London’s Troy Fearn is part of a new guard of casting directors and agents pushing fashion to embrace a more diverse range of models in its photo shoots and runway shows. He works with top magazines and brands to find the faces that will represent them to the world.
This piece, in Fearn’s words as told to Marc Bain, has been edited and condensed.
I think Instagram is the biggest thing that has changed. It’s the biggest tool in marketing that we have, and it’s free.
I work directly with brands, stylists, creative directors. They will say that they want a particular kind of person for a shoot, show, look book, or whatever that might be. Then it’s down to me to go and find that person. So that might be through street-casting or I would go to agencies and ask to see if some people are available. Then, I would pick from that pool of people and present this to the client. It can be from the top level stuff, like Vogue, Man About Town, Another Man, to lower level stuff, basically casting people for certain brands’ Instagrams.
To me it’s not just about having a face. The person also has to have some personality. That to me translates so well into shoots. You can tell if it looks authentic, and if that person would wear that clothing, or if it makes sense for them to be involved in a certain concept. It’s obvious when it’s just so calculated.
So definitely people do a lot of shoots just for Instagram. What’s great about Instagram is I can essentially street-scout from the comfort of my own home. It makes it easier in casting to follow the agencies and the models to see who’s shooting for what, and with whom.
But you do give quite a lot away with Instagram. If I find someone great, it’s not long before 10 other people are following them. There’s always this little race to see who books them first. The thing you get online, there’s like this echo chamber of people. You don’t really get out of that. That’s why I think it’s important to be still street-scouting on the street, where the people are.
When it comes to street-casting and Instagram, that’s opened up to many different kinds of people that you include in shows, shoots. I’m 27. I grew up in the north of England. My friends were all black, white, Asian, Indian, so many different people around me. Now I live in London. My friendship group is diverse. The music I listen to, the art that I ingest, it comes from a whole mix of different places, and that really comes through in my work.
Historically, fashion has been very much a white-dominated space. That’s changing now. We have more ethnicities, races involved across all aspects of production. I think that that has definitely changed the type of model that we see now. It used to be the stereotypical, good-looking white girl, skinny. Same with the boy. I don’t think you can have a cast now that is all white. People don’t do it now because of the fear of being called out. Also, I think people’s mindsets have changed.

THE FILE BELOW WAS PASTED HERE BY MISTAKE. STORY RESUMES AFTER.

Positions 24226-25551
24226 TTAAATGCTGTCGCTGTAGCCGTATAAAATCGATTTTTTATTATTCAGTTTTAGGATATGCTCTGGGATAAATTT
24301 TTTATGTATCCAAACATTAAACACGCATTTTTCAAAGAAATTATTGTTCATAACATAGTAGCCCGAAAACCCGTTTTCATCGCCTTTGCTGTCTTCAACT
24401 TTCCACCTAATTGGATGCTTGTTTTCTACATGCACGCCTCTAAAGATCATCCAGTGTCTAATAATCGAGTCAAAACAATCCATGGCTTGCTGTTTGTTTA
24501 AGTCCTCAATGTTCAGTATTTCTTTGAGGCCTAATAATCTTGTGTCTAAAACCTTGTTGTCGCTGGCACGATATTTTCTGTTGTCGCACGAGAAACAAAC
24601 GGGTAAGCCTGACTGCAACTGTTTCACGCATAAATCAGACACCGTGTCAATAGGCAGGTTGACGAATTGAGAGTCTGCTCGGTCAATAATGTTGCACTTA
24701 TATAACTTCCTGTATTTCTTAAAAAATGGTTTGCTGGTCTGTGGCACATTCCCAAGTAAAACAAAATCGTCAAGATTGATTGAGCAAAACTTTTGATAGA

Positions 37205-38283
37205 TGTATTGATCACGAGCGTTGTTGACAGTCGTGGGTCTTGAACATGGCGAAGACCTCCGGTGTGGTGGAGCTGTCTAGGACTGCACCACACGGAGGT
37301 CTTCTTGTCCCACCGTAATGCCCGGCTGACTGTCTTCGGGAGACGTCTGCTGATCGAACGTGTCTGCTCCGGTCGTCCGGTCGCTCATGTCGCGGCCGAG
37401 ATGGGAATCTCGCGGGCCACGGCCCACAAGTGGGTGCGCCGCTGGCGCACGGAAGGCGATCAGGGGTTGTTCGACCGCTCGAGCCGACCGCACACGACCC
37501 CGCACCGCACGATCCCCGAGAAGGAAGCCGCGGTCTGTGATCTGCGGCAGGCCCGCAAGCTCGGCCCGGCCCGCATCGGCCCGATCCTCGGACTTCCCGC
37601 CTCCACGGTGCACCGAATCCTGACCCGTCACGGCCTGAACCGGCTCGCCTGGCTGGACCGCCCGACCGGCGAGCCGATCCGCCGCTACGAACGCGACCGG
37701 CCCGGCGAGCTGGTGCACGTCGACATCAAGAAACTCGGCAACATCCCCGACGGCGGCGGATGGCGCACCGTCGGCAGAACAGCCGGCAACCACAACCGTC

A lot of agencies now have plus-size girls and boys on their books, which is great, and I can, where possible, insert certain people into my shoots and shows. But it’s always a bit trickier because sample sizes are made for a certain size. I think until the designers themselves make clothes that fit bigger people, there’s not much that the people who work on shoots or shows can do. That lies solely with the designers and them making clothes that fit. It’s definitely changing, but it’s taking its time.
I think it’s a moral thing, but also in terms of logic. People will want to buy into a brand that they see themselves in. If your cast is just all one race or one size, then you alienate so many other people. It’s just not good business. In terms of morals, to me to have an all-white cast, I would feel a bit like a fraud. I’d feel like I’m upholding white supremacy, that fashion should only be for rich, white people, when actually people of color have money and they also wear nice clothes and they also are aspirational. An all-white cast, it just upholds this idea that white people are top of this pyramid, and everybody underneath that is inferior.
I think that’s where it comes in, the conscious effort to make it mixed. For me, I couldn’t send 25 people down a catwalk if 20 of them were all white. It wouldn’t make sense.
Aside from casting, I also have an agency of my own. With street-scouting, I find a lot of great people, who other agencies will go and take off me. So I started my own agency to really keep the ones I love, and whenever I see my people in shoots or shows—I don’t know, it’s like being someone’s mum. You feel proud of them.
I just enjoy it, and like being a part of that process and creating that art, a good visual that people can connect to and can sometimes get inspiration from. If I do a shoot which some kid then sees and thinks, “Oh, you know maybe that could be me one day,” I’m like “Ok, cool.” That’s sort of corny, but if I give somebody a bit of confidence through casting something, which they connect to, then happy days.
There’s a truth to be told, and I think that people buy into things that are authentic. When you see tokenism, it’s so obvious. I think that people buy into brands and they buy into models or they buy into concepts that they actually see a truth in. Casting is very much like the final piece. It brings everything together. It ties in the styling, location, the concept, and with the right people, will really elevate a story and bring it to the next level.